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Wensleydale is a fresh, mild cheese from Yorkshire, England. It has been made since the 11th century when a group of Cistercian monks from the Roquefort area of France migrated to the Yorkshire area following the Norman Conquest of England. Originally Wensleydale was a blue cheese, made from sheep's milk. (Roquefort cheese is a blue cheese made from sheep's milk as well.) Today, most Wensleydale cheese is made from cow's milk and is not blue.

In the 1300's cow's milk began to replace sheep's milk in Wensleydale cheese, with a little sheep's milk added to enhance the flavor. In modern times most Wensleydale cheese is made from pasteurized cows milk with no sheep's milk added. In recent years Wensleydale has become more popular because of the animated show Wallace and Grommit.

Wensleydale goes well with many fruits, including pears. Many people like to eat it with whole wheat bread.

Wensleydale comes in many varieties. There are four main types, listed below, as well as several other flavors.

Real Yorkshire Wensleydale

Real Yorkshire Wensleydale is a fresh, moist, crumbly cheese. It is slighty tangy, with a honey-like taste. It is aged no more than 3 weeks.

Blue Wensleydale

Blue Wensleydale used to be much more common than the white variety. Until the 1920's if you said "Wensleydale" it was generally accepted that you meant the blue variety. Blue Wensleydale is more acidic and has a stronger taste. It is similar in its creamy texture to Stilton, but it is much more mellow than Stilton. Blue Wensleydale take six months to mature.

Mature Wensleydale

Mature Wensleydale is aged 6 months or more, producing a drier, harder version of the cheese. A variety called Extra Mature is aged at least 9 months. Like most cheeses, as a cheese matures longer, the flavor becomes stronger and more pronounced.

Smoked Wensleydale

Smoke Wensleydale is a fresh cheese that has been cold smoked over oak and hardwood chips. It has a complex, smokey flavor, and golden brown rind.

Other Varieties

Real Yorkshire Wensleydale can be purchased flavored with pesto, cranberries, apricot, ginger, and onion & chives.

There is also a sheeps milk variety.

Recent History

It is amazing that Wensleydale cheese has survived as well as it did, overcoming a few major hurdles in the 20th century.

From 1939 to 1954 no commercial Wensleydale was made. Most British milk at the time was used to make one type of cheese, called "Government Cheddar." This was part of the British government's war rationing during World War II. After rationing was lifted fewer producers of Wensleydale (and other cheeses) returned to making the same cheese they used to. One creamery to survive this was located in the town of Hawes.

Dairy Crest, a subsidiary of the Milk Marketing Board, closed the last creamery in the area of Wensleydale in 1992. Production of Wensleydale cheese was moved to the adjacent county of Lancashire. There was no more Wensleydale cheese being made in the area of Wensleydale.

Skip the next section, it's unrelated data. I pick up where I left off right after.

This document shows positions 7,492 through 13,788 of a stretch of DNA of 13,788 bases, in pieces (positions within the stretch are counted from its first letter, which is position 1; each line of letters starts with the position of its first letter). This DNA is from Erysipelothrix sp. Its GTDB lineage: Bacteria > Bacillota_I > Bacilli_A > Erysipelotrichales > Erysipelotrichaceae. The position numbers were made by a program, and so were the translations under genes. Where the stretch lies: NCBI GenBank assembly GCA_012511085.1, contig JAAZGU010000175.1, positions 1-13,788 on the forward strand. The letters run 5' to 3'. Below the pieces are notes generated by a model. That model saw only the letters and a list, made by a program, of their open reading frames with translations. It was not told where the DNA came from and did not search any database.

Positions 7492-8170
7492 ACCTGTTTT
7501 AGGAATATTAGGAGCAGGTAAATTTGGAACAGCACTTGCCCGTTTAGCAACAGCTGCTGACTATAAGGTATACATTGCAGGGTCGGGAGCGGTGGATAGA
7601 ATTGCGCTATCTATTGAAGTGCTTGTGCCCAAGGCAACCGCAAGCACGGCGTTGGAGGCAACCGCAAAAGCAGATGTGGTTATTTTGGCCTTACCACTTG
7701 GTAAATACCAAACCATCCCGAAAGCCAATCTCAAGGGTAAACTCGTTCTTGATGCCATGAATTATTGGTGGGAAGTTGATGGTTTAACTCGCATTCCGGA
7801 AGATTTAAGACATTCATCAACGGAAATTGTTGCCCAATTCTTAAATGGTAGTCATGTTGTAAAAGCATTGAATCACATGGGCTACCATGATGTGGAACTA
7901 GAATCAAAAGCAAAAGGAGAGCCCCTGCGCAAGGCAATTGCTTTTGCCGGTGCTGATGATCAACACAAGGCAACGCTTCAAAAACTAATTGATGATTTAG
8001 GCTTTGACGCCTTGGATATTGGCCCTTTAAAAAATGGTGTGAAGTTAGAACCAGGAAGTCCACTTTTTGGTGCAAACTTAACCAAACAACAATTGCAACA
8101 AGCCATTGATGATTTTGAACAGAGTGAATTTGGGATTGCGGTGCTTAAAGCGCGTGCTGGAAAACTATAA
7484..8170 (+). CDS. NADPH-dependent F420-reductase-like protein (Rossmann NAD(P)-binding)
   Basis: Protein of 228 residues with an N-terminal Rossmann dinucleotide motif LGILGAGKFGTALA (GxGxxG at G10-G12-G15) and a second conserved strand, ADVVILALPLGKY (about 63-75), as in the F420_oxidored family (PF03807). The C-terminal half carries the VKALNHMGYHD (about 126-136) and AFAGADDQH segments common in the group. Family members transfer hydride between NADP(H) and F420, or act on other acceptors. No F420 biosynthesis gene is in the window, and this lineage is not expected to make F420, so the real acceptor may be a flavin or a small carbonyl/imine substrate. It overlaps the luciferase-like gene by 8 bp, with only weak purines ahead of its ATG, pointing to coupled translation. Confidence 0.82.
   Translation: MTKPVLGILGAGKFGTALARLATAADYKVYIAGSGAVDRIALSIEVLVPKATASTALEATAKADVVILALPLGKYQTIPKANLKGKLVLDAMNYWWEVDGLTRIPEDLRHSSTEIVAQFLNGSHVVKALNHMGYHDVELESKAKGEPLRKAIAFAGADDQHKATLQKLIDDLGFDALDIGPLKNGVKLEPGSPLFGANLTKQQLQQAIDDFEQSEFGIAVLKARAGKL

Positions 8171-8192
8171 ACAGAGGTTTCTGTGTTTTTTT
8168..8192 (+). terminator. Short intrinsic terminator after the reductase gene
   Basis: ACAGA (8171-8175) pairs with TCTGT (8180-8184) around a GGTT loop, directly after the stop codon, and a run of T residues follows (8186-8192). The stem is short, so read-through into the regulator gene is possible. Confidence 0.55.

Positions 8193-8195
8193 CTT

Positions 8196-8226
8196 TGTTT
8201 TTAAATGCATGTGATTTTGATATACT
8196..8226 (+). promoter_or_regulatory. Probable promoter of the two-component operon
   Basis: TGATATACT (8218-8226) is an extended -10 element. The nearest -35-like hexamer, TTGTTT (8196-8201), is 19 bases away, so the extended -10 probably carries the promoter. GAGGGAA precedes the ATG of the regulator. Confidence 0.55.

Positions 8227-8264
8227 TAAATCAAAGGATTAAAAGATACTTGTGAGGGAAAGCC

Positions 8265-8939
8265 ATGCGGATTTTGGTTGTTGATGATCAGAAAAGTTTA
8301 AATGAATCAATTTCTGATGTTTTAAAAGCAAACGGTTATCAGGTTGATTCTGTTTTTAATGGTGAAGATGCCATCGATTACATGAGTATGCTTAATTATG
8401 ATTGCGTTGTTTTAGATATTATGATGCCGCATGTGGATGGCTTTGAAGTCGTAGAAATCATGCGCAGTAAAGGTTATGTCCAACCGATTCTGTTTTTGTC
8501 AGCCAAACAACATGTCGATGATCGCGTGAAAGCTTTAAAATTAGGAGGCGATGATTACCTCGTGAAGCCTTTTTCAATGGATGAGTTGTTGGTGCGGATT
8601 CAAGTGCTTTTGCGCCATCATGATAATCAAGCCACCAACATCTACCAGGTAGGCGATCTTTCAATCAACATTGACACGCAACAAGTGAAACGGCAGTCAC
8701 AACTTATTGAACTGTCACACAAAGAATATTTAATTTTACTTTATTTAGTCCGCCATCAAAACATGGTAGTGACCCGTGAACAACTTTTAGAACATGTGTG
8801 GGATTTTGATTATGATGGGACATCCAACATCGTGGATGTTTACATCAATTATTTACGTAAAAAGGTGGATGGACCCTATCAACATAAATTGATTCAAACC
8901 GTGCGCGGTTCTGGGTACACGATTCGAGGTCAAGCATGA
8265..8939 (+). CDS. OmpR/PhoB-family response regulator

Since the grazing ground in Lancashire county is very different than that of the Wensleydale area, the cheese was different. Lots of attempts at reopening the creamery in Hawes occured in the next few months. Finally, six months after the creamery in Hawes was closed, it was reopened with different ownership, with the help of many local dairymen.

Sales in the 1990's were slow. But then Wensleydale cheese got a taste of unexpected good luck. The popular animated program Wallace and Grommit had a few mentions of the name Wensleydale as the main characters' favorite type of cheese. Apparently the cheese was chosen because the name was interesting to animate. The creamery approached Aardman Animations about licensing a Wallace and Grommit brand of Wensleydale cheese. The cheese brand was a huge success.

In 2008 the Wensleydale Creamery applied for PDO status for the cheese so that only cheese made in Wensleydale could be labeled as Wensleydale cheese. As of this writing, PDO status has not been approved, but looks like it will be. (See the entry on PDO in the glossary.)

Wensleydale in popular culture

Besides being the favorite cheese of Wallace and Grommit, Wensleydale is mentioned in the Cheese Shop Sketch by the comedy group Monty Python in 1972. The owner of the cheese shop is named Mr. Henry Wensleydale. You can watch the sketch on youtube.

More information

The Wensleydale Creamery has a website about its cheese.

Our Review

We tried three varieties of Wensleydale and wrote a review of Wensleydale cheese.

Where to buy

If you live in part of the world where Wensleydale is hard to come by, the Wensleydale Creamery ships all over the world.

You can also find Wensleydale cheese at


John 2012-12-28 11:21:56

My wife recently purchased you cranberry variety by, we go out of our way to find and purchase.When it comes to uses I think feta recipes and give it a far great successes, what a great cheese..take care of those cows.

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Nancy 2013-03-13 21:43:08

Our cheese shop recently received some Wendsleydale with blueberries. Heaven for your tastebuds! Sure wish it was available to us annually instead of just the holidays.

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Lisa 2015-11-25 13:35:58

The Wensleydale Creamery website indicates it can only ship in the UK.

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Carol Sherman 2016-09-18 18:29:16

The variety with cranberries is absolutely amazing. Other than balderson it's my favourite. Unfortunately the grocers here are slack about stocking. Very unreliable . May have to resort to shopping on line.

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Kent 2016-09-20 12:17:01

Agreed! I can find it here only around Christmas time. Good stuff.

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